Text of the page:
View Single Post
Old 2019.05.29, 08:33 PM   #124
Senior Member
thespidereggs's Avatar
Join Date: May 2011
Location: Baltimore
Posts: 215
thespidereggs is an asset to this community

My review below - I wanted to take a few days and repeated listens to unpack my feelings about the album, even as they're still crystallizing...


Some general thoughts before I dive deeper below:
  • The album sounds like a natural progression from Gyakuyunyuu, Vol. 2
  • Does the album live up to the hype? Not quite
  • Is the album a solid work? I think so

Sandokushi is an interesting case where the album context elevates virtually all of the singles, yet the album suffers as a whole because of their inclusion. A single like Kemono Yuku Hosomichi might not be exactly a fan favorite, but it makes sense and fits both the theme and aesthetic of the album. Same with Menukidoori, which makes for a satisfying climax. A song like Jiyuu-dom sticks out incredibly however (although the jazz outro flows well into Menukidoori), and seems to contradict Ringo’s statement that she’d written each single from the past few years with an album context in mind. It’s not Onna no Ko-level left-field, but who thought this made sense?

This lack of flow exemplified by Jiyuu-dom, as others have already stated, undermines the album’s cohesion every time it gets interesting and you think it’ll explore the thematic undercurrent at a more meaningful level. Certain songs clearly make sense here, even if they have their detractors: Kakeochi-mono with its darker sound makes sense; TOKYO makes sense; the opener and closer do a wonderful job of bookending the album.

It’s not necessarily the transitions at issue - I do think the Ma Cherie/Kakeochi-mono transition is rather cool - as the track order and inclusion of singles that don’t fit. While Nagaku Mijikai Matsuri’s presence isn’t as painfully jarring as (again) Jiyuu-dom, who thought it would fare well preceding Shijou no Jinsei, one of the most solid rockers here?

(In a larger sense, strange choices like this make me wonder how much creative control Universal has strong-armed from her, but I digress.)

Still, I’d be writing in bad faith if I didn’t mention the album’s stronger aspects. Tori to Hebi to Buta still intrigues me as it’s steeped in an interesting arrangement and makes heavy use of the Buddhist theme to introduce the album’s lore (even if the rest doesn’t quite live up to the promise). A no Yo no Mon is an obvious contender for best track: Its refined, relaxed sound reminiscent of recent Megumi Hayashibara collabs showcases Ringo’s sharp composition skills and tasteful use of the Vanya Moneva Choir. Ma Cherie is quintessential Phase 2-Ringo at her best, even if it’s not groundbreaking territory. Kakeochi-mono is a solid indication Ringo still has room to experiment with new sounds, and I’ve missed this aggressive energy for some time.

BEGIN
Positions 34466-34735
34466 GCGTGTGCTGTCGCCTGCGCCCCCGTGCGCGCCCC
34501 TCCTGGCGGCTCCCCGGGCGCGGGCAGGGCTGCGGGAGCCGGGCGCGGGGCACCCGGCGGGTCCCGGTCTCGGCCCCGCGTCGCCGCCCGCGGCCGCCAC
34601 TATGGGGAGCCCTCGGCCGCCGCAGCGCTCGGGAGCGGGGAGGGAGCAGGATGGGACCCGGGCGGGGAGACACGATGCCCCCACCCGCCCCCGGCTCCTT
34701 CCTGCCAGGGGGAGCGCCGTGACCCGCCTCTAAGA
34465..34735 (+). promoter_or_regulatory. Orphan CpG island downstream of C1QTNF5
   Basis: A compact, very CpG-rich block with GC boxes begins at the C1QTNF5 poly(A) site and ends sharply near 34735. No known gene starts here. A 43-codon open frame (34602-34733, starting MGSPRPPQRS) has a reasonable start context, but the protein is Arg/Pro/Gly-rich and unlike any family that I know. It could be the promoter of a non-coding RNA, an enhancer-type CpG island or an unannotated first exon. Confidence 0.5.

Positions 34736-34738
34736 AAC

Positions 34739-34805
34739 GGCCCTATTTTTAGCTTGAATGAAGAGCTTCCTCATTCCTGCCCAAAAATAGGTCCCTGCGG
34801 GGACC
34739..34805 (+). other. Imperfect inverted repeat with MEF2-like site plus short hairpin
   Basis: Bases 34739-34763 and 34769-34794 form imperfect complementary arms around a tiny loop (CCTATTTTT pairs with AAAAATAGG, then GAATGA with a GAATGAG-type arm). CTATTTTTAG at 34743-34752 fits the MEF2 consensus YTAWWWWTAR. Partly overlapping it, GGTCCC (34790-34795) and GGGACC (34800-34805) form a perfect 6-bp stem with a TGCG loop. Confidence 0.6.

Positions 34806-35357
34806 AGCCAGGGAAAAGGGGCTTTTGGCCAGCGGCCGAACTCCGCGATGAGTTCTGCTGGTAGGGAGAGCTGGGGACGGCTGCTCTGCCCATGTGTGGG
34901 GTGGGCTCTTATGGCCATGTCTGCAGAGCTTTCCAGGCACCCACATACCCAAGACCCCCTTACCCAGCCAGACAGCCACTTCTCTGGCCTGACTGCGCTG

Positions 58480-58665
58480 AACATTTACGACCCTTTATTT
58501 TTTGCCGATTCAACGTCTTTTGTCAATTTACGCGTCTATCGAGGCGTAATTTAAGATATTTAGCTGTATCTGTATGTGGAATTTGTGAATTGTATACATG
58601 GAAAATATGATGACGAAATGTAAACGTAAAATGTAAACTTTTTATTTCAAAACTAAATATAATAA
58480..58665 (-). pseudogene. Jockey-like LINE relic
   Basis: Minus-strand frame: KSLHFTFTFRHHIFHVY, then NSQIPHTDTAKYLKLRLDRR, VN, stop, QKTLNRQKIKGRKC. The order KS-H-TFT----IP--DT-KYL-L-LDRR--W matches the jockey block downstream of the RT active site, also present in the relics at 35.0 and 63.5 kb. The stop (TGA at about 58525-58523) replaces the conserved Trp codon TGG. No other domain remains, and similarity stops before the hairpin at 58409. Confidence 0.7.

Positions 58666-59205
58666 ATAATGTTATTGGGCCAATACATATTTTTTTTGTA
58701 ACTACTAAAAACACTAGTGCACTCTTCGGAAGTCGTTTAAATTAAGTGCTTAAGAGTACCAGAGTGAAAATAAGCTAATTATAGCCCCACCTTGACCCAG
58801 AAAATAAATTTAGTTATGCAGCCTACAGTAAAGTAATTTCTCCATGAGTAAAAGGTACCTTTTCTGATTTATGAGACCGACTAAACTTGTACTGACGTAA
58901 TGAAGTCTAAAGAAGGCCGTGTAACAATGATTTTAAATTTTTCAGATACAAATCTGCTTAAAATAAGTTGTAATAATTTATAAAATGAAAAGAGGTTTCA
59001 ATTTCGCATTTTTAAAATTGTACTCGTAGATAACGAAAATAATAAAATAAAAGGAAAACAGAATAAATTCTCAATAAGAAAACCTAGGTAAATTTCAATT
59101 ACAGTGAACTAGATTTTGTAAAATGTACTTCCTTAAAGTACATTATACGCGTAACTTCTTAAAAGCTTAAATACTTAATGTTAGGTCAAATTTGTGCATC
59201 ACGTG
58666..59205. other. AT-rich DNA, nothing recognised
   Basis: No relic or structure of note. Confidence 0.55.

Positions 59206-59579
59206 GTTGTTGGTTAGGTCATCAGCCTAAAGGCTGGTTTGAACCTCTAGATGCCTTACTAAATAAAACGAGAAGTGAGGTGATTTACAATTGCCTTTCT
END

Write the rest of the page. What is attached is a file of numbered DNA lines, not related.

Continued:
I can’t really say there are any genuinely awful tracks here, just ones that make less sense. Even with all the criticism of Isogaba Maware I can’t hate it; it’s catchy enough (although slightly incoherent) and reminds me of Phase 1 Jihen with its darker sound. Call it a poor man’s If You Can Touch It, but I’ll take it over Jiyuu-dom. Speaking of which, I hate to throw this track under this bus again, but I still can’t say I hate Jiyuu-dom - it just makes me ask, “Why?”...

Which may be my greatest takeaway from Sandokushi: I come away with more questions than answers. Why phone in what could’ve been her strongest album since Sanmon Gossip under the guise of a Buddhist concept? Why include tracks that clearly don’t make sense on the album? Why not channel the creative energy that allowed amazing collabs with Sayuri Ishikawa and Megumi Hayashibara into creating something novel for Ringo's own work? This is really all turning the same wheel though, and isn’t going anywhere new.

What we have here is a skeleton of an album, but without much of the meat to make it full-bodied. I’ll go out on a limb here though and say that I think this is a stronger album than SUNNY. The first half of that album was very cohesive, but after Irohanihoheto it falls apart only to culminate in the 5-year-old closer Ariamaru Tomi. The fact that Sandokushi has a proper closer does it a lot of good will in my eyes, even if it doesn’t have the same peaks as, say, Hashirewa Number or JL005-bin de.

With that said, I’m not even sure if SUNNY is the proper comparison to make here. This album most reminds me of Daihakken, which had interesting songs that didn’t live up to the concept of its title (what happened to Discovery?) and mostly represented Tokyo Jihen going out with a whimper. Even so, I’d argue that Sandokushi is proof that Ringo still has the old ambition and artistic flair within her, even if she’s not quite sure what she has to say.


Last edited by thespidereggs : 2019.05.30 at 08:20 AM.
thespidereggs is offline   Reply With Quote